Karen Freifeld Fri, February 25, 2022, 4:20 PM
(Reuters) – U.S. curbs on exports to Russia for invading Ukraine look tough at first glance, but exemptions on everything from mobile phones to airplane parts coupled with the difficulty of policing shipments suggest a softer economic blow.
The restrictions imposed on Thursday, and similar measures being adopted by the European Union, the United Kingdom, Japan, New Zealand, Canada and other countries, are meant to hurt Russia over time.
But numerous exceptions weaken the new 86-page U.S. rule.
“When you really parse this out, this is not a full-scale embargo by any means,” said Washington trade lawyer Doug Jacobson.
“There are a lot of carveouts,” he noted, such as cellphones for Russian civilians, certain oil field equipment, and aircraft parts necessary for flight safety.
Peter Harrell, on the White House National Security Council, said a month ago the United States would spare the average Russian from penalties and instead degrade Russia’s key industries and cost its military. The restrictions are based on who will use the technology, as well as the items.
In announcing the curbs on Thursday, U.S. President Joe Biden said that “between our actions and those of our allies and partners, we estimate that we will cut off more than half of Russia’s high-tech imports.”
The impact relies on multilateral cooperation and a dramatic expansion of the so-called Foreign Direct Product Rule, forcing companies that make tech items in other countries with U.S. tools to seek licenses from the United States before shipping to Russia.
Certain partner countries planning to adopt similar measures, however, are not subject to the new U.S. foreign direct product measures.
U.S. exports to Russia were less than $5 billion in 2020, according to Commerce Department statistics, but a senior Commerce official said the historic multilateral cooperation means that more than $50 billion in key inputs to Russia may be restricted.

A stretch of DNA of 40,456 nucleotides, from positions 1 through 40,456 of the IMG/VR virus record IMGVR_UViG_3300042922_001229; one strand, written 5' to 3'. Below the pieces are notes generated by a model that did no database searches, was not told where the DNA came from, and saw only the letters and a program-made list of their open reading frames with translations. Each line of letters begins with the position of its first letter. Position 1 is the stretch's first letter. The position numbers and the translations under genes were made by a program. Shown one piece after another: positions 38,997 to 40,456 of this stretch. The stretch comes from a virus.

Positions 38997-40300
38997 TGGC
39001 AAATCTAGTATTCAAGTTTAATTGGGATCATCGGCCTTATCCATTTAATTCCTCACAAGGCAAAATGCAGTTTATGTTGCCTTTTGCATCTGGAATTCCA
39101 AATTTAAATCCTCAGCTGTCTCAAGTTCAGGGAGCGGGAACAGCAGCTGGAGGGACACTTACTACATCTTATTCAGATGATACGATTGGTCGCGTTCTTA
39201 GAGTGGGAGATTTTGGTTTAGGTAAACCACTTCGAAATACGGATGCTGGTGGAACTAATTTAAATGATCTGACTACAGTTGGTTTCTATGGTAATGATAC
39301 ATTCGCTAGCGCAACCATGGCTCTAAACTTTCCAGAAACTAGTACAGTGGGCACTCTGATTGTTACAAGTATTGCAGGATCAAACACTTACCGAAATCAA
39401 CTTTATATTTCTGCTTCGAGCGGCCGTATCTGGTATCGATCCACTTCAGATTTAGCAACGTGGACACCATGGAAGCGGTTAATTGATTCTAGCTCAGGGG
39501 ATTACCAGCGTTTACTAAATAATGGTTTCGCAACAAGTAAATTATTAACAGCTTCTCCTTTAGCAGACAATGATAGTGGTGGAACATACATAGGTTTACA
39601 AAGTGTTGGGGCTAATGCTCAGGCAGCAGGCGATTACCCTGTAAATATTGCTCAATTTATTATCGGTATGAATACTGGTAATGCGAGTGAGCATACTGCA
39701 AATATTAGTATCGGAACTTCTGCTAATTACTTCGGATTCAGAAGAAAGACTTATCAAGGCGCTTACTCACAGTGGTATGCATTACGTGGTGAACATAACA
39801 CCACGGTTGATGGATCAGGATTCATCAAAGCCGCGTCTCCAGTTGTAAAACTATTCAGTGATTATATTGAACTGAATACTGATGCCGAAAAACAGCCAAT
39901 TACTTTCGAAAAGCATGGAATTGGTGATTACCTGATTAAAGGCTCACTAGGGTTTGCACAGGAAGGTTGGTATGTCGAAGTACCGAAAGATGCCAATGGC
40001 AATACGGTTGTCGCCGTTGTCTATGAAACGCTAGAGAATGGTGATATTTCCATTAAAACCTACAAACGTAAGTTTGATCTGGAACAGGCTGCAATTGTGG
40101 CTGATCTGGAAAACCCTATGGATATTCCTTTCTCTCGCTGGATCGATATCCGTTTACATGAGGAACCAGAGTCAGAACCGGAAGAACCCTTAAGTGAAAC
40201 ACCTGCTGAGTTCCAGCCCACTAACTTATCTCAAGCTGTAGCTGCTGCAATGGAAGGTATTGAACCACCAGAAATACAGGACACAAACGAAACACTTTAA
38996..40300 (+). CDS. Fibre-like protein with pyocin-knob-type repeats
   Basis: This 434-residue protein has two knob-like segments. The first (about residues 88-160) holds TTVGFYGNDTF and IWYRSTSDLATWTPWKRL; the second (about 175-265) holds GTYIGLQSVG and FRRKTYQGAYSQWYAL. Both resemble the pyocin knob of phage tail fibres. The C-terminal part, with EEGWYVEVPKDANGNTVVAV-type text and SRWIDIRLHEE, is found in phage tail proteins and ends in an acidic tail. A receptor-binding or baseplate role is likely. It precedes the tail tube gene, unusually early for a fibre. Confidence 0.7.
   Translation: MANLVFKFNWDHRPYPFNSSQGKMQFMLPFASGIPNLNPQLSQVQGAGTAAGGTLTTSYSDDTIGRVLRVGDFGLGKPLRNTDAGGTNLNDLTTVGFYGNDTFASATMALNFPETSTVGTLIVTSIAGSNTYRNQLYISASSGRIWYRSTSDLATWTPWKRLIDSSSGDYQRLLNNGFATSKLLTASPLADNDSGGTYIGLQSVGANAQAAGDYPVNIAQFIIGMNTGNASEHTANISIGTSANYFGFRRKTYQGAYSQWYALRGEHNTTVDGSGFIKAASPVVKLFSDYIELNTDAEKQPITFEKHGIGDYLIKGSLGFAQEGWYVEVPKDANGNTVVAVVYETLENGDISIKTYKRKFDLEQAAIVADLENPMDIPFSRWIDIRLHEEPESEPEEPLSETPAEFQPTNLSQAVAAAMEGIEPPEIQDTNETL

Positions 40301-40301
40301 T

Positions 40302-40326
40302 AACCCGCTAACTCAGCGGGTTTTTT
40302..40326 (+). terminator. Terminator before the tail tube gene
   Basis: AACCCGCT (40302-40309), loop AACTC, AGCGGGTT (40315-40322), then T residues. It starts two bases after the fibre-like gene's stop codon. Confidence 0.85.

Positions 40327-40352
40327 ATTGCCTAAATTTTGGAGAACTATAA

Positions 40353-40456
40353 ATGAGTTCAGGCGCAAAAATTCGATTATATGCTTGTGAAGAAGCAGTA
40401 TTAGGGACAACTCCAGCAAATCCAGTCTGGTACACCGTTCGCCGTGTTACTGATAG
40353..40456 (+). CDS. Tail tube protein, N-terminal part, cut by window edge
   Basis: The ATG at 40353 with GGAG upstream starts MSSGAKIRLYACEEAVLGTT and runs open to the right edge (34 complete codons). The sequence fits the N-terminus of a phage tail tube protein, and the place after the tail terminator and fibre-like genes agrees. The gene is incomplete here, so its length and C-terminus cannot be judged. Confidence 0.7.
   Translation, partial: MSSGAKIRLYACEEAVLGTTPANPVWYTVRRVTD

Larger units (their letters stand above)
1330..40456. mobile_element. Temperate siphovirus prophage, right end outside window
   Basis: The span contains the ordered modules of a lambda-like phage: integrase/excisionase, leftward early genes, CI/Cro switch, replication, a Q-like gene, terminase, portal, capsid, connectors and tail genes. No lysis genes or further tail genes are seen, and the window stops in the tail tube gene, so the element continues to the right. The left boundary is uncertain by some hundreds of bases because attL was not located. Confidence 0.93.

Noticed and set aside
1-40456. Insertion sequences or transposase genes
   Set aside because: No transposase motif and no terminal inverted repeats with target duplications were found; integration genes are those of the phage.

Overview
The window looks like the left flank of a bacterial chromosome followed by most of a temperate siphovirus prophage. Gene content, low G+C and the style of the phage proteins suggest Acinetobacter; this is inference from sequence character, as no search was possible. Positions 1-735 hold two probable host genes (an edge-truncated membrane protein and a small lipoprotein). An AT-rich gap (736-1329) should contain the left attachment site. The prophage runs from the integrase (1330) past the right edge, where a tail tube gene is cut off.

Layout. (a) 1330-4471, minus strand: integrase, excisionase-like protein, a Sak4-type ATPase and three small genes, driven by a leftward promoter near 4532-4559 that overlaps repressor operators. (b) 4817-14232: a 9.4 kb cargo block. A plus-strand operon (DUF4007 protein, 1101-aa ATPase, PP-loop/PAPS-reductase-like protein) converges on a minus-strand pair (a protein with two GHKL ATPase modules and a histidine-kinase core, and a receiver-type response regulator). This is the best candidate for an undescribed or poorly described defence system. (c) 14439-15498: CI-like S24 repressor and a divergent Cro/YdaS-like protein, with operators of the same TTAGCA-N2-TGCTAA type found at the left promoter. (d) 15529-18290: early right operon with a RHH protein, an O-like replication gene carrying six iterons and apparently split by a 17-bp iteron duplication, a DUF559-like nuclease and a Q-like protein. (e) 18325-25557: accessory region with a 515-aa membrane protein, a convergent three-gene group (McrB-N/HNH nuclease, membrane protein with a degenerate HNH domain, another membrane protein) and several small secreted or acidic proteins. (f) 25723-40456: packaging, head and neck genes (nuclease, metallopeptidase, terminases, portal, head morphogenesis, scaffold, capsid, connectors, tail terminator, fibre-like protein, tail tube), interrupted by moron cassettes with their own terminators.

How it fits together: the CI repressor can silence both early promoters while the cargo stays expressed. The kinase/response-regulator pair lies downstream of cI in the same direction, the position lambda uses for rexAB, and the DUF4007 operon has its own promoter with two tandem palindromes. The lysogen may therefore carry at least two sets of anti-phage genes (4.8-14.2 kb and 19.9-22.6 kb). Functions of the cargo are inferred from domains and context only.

The measures allow for exports of consumer items such as humanitarian goods and household electronics. Consumer communications devices, like cellphones and certain laptops, are permitted as long as they are not sent to entities that support the military, Russian government employees or certain affiliates.
Blocking access to all consumer technology would undermine the work of Russians opposing Putin’s repression, the senior Commerce Department official said. It would also hurt independent media.
“You can make a good argument that a better strategy would have been to do a much broader blanket thing, and if that hurts the average Russian, that’s OK,” said William Reinsch, a former Commerce Department official.
The rule’s complexities are a double-edged sword, Reinsch said. “The more complicated you make it, the harder it is to comply on the part of businesses.”
But few large companies depend on the Russian market and some exporters may just cut off Russia because it is too complicated, he added.
“It’s simpler for a company to say we’re going to have nothing to do with it. Stop all sales.”
One chipmaker said it had halted all supplies to Russia while figuring out which exports would violate the rules.
Enforcement may be tough. For example, it is hard to track a semiconductor made with U.S. technology in one country if it is later sent to a Russian company that supports the military through an intermediary, said Cordell Hull, another former Commerce official.
“The U.S. government will need to use every source available to it to ensure compliance with the rule.”
The Commerce Department plans to use its special agents, export control officers posted overseas, and analytic and investigative resources to identify violators, the senior official said.
Much depends on the cooperation and expertise of foreign manufacturers, along with physical inspections by non-U.S. enforcement authorities.
(Reporting by Karen Freifeld; Additional reporting by Alex Alper in Washington; Editing by Richard Chang)